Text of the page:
It seems U.S. Representatives Ann Kirkpatrick and Ruben Gallego are, too.
So much so that the two Democrats have planned a community forum Wednesday morning to discuss the need for greater local, state, and federal oversight of election procedures.
"Thousands of voters were disenfranchised, particularly in Maricopa County, due to a massive cutback of voting locations, excessively long lines, party affiliation mix-ups, and other harmful factors," they write in a joint announcement about the event.
As local and statewide efforts are under way to determine what went awry and who's to blame, Kirkpatrick and Gallego intend to discuss how the 2013 Supreme Court decision Shelby County v. Holder weakened the U.S. Voting Rights Act, making it more likely that election problems would surface in Arizona and elsewhere.
Long lines & too few polling locations disenfranchised too many Arizonans in March. Let's work together to fix this. https://t.co/LVK8JhoIgN— Ruben Gallego (@RepRubenGallego) June 27, 2016
The heart of the Voting Rights Act, passed in 1965, was Section 4, which contained a congressionally designed formula to identify states or counties with a history and pattern of discriminatory voting practices — literacy tests or gerrymandering, for instance. Areas that didn't pass muster were required to get "preclearance" from the federal government before changing any election protocols. Even something as benign-sounding as moving a polling location down the street required approval, a fact many resented as an unnecessary burden.
The states originally singled out were Alabama, Georgia, Louisiana, Mississippi, South Carolina, and Virginia, all of which had long histories of racially discriminatory voting laws. Every five years, Congress re-ratified the act and tweaked the coverage formula, adding new states and counties to the list. In 1975, it was Arizona's turn.
By most accounts, the Voting Rights Act was a huge success. The U.S. Department of Justice has called it "the single most effective piece of civil-rights legislation ever passed by Congress."
But in 2009, a Texas voting district challenged the act in a lawsuit, Northwest Austin Municipal Utility District No. 1 v. Holder, which wound its legal way up to the Supreme Court.
As Amy Howe of SCOTUS Blog explains, "In that case, the Court ultimately dodged the constitutional question, handing the utility district a victory on another ground. But at the same time, the Court fired off a cautionary shot to Congress" — warning it that times have changed and that the coverage formula needed to be updated.
Congress basically did nothing. And when Shelby County v. Holder came up four years later, the Supreme Court ruled 5-4 that Section 4 was unconstitutional. The decision didn't invalidate the Voting Rights Act, but without Section 4, the law had no teeth.
Three years later, any effort to reform the formula has been stymied by political gridlock. And predictably, many states have enacted all sorts of voter-registration protocols or moved polling locations out of minority districts.
Consider Maricopa County, which had about 60 percent fewer polling locations this year than in the last presidential preference election. There's no evidence that the county made the change with the intent of suppressing the vote or disenfranchising anyone — it appears to have been a cost-cutting measure — but it almost certainly wouldn't have flown with the federal government.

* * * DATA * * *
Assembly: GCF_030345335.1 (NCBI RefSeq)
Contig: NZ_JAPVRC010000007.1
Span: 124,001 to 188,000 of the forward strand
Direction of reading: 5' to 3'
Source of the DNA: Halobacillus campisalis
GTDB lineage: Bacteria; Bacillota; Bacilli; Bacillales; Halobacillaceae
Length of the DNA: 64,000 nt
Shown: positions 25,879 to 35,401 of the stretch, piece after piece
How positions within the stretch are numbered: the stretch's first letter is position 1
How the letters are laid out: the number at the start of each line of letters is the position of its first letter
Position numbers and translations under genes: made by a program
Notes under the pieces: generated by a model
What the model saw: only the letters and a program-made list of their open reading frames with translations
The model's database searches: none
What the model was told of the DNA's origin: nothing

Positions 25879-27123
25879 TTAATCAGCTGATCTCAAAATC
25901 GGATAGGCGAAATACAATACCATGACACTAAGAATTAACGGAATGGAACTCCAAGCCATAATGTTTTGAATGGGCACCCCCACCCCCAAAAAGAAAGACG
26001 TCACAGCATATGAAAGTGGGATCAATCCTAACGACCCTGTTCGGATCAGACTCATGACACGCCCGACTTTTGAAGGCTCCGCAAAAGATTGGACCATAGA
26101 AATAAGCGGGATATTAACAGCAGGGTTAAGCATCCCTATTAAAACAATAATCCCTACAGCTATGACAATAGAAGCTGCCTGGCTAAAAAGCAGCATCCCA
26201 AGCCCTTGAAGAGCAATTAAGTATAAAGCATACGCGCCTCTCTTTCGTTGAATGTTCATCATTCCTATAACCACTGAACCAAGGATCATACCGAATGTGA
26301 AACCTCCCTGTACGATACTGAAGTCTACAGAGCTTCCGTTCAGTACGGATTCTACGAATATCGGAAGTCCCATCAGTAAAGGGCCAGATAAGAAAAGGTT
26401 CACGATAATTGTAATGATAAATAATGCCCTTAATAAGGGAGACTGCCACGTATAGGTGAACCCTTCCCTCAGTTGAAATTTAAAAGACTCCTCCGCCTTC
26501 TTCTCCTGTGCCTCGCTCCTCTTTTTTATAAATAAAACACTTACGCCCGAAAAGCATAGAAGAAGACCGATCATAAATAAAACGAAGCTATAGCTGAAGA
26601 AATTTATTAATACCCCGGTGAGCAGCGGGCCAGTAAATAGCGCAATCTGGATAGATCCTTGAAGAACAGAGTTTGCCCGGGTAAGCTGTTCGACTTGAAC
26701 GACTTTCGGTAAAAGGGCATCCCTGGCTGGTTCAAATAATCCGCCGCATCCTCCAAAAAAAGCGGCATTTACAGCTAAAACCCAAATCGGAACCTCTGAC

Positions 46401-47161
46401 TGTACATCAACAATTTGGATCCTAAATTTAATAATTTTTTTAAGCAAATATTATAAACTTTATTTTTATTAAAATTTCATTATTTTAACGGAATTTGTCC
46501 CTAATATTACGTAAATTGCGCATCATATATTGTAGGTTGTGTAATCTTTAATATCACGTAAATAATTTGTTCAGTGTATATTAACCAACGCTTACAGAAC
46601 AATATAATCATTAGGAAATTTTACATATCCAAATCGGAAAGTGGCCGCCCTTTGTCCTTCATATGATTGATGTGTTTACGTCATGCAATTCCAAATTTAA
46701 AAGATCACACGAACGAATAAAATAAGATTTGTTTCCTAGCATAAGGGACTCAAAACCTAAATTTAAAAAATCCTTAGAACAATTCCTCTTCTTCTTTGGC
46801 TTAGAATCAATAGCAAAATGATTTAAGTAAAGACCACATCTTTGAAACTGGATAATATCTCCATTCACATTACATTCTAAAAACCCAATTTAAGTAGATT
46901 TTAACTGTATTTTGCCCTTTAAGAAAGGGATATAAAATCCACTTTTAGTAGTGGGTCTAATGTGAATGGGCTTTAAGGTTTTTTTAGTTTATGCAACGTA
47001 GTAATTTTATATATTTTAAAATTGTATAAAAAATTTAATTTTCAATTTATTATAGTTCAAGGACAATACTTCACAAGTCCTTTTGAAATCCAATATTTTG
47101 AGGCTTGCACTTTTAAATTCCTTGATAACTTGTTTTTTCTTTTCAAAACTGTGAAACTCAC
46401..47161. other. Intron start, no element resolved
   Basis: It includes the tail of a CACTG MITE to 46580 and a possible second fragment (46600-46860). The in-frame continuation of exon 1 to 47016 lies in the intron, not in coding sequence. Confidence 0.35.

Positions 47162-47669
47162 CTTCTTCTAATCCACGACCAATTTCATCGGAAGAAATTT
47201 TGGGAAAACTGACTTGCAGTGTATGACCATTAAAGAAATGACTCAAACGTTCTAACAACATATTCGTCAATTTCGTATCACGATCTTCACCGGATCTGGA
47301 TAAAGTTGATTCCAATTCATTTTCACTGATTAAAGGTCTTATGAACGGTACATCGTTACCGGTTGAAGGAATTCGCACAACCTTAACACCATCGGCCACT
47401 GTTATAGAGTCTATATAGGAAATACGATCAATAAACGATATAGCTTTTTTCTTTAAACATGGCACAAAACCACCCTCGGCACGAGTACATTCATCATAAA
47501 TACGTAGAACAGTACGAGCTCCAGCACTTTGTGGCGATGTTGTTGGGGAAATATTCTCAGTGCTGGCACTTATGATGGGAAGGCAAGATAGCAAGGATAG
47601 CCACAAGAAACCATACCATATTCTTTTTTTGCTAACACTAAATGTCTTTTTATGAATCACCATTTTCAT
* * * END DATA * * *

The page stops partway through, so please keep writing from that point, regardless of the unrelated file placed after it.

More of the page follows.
In advance of this year's presidential election, which will be the first general election to take place with the Voting Rights Act in abeyance, efforts have been undertaken to restore it. Some of those efforts have been bipartisan, but none appear to be going anywhere.
"The Voting Rights Act has played a crucial role in protecting our right to vote, but [Republican Speaker of the House Paul Ryan] has refused to allow a renewed and strengthened Voting Rights Act to come to the House floor," Rep. Gallego writes in an e-mail to New Times. "Meanwhile, hardworking Americans are being disenfranchised and left without a voice in our democracy — just like we witnessed firsthand here in Phoenix in March.
"I'm hosting this discussion with Congresswoman Kirkpatrick so we can have a discussion as a community about the importance of making sure that every American has access to the ballot box. It's time to take real and meaningful steps to defend our right to vote."
It's unclear what those steps will be, but the forum includes an impressive panel of speakers from Latino, African American, and Native American advocacy groups, plus a representative from Living United for a Change in Arizona (LUCHA), a grassroots organization dedicated to economic and social justice.
At the very least, it's bound to be an interesting discussion.
According to a statement from Reps. Kirkpatrick and Gallego, speakers include:
• Cloves Campbell Jr., executive director of the Arizona Commission of African-American Affairs
• Debora Colbert, chair of Rep. Gallego's African-American Advisory Council
• Alex Gomez, co-director of LUCHA
• Ann Hart, chair of Women in NAACP and deputy associate superintendent of the Arizona Department of Education
• Francisco Heredia, national field director for Mi Familia Vota
• John Lewis, former executive director of the Intertribal Council of Arizona
• Daniel Ortega Jr., civil-rights attorney and former chair of the National Council of La Raza
The event is free and open to the public: 10-11:30 a.m., Wednesday, June 29, at Greater Bethel A.M.E. Church, 7040 S. 40th Street, Phoenix 85042